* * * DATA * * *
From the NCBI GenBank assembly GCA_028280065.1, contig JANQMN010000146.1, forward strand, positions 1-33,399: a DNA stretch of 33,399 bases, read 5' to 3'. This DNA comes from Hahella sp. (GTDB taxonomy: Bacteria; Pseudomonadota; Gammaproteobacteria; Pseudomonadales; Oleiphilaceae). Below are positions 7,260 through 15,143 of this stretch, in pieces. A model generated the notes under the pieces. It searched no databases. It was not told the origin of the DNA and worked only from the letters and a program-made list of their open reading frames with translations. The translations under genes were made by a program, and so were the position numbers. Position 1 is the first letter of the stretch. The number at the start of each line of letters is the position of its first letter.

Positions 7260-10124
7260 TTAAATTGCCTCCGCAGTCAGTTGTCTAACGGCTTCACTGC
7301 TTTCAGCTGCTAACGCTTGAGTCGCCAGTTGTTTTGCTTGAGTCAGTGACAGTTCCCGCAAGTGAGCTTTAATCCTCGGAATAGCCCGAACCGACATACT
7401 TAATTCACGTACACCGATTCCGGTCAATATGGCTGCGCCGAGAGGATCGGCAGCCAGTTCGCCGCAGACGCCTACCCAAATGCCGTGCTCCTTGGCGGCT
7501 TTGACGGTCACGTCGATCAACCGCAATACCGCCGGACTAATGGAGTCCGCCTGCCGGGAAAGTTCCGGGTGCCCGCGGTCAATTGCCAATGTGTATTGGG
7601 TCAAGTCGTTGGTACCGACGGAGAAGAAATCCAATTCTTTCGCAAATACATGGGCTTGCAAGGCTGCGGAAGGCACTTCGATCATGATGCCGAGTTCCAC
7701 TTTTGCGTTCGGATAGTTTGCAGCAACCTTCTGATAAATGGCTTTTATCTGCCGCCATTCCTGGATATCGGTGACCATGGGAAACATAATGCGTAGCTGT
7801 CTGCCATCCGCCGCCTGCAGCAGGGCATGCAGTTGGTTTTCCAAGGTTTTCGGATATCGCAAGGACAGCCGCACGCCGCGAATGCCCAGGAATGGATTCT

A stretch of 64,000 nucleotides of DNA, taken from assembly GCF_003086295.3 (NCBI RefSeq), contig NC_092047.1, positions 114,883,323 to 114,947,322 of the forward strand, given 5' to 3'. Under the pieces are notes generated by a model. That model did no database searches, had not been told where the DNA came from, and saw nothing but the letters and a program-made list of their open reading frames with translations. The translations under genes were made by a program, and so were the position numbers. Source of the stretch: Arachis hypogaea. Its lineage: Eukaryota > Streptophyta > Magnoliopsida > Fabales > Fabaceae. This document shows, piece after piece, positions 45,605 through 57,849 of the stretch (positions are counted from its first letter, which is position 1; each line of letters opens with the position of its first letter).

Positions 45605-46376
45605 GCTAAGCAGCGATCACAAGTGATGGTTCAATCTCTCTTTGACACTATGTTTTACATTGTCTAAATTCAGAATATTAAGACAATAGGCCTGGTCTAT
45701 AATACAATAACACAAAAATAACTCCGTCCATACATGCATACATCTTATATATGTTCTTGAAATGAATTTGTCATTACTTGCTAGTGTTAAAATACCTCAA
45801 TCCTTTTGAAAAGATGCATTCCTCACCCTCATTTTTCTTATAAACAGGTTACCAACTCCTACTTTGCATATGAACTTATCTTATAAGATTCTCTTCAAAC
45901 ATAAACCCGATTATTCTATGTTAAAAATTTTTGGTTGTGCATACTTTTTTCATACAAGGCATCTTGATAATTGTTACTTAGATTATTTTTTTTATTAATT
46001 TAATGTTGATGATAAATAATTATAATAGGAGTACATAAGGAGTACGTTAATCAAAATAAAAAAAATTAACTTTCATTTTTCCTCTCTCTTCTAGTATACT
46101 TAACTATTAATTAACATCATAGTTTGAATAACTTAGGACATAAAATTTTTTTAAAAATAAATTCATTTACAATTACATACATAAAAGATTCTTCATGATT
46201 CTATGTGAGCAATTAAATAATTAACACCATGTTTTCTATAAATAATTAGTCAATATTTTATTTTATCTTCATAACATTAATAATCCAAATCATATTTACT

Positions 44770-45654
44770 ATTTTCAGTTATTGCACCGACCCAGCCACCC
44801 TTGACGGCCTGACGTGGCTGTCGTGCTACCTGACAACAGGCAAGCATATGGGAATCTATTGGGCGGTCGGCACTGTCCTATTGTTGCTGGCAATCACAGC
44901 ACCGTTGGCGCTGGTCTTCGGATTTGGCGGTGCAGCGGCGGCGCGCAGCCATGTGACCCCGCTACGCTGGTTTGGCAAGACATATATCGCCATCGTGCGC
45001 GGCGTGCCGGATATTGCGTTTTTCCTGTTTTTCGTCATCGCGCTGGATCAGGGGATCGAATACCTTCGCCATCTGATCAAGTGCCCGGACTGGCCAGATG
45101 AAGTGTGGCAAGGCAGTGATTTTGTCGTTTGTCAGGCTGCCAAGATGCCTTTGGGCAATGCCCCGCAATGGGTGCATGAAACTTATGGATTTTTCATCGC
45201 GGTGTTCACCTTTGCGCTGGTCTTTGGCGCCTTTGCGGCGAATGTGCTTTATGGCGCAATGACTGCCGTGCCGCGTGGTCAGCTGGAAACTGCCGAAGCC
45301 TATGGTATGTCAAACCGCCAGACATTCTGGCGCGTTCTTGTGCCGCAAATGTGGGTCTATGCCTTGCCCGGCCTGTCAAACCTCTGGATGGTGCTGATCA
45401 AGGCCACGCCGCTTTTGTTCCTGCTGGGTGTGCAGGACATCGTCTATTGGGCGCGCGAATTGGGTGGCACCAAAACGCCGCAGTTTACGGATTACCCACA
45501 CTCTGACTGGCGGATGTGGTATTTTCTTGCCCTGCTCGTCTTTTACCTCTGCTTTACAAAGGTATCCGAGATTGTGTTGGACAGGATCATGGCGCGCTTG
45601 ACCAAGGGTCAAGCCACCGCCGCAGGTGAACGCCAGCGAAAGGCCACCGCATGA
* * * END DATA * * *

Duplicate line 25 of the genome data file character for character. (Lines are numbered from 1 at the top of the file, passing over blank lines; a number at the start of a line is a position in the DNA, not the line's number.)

45201 GGTGTTCACCTTTGCGCTGGTCTTTGGCGCCTTTGCGGCGAATGTGCTTTATGGCGCAATGACTGCCGTGCCGCGTGGTCAGCTGGAAACTGCCGAAGCC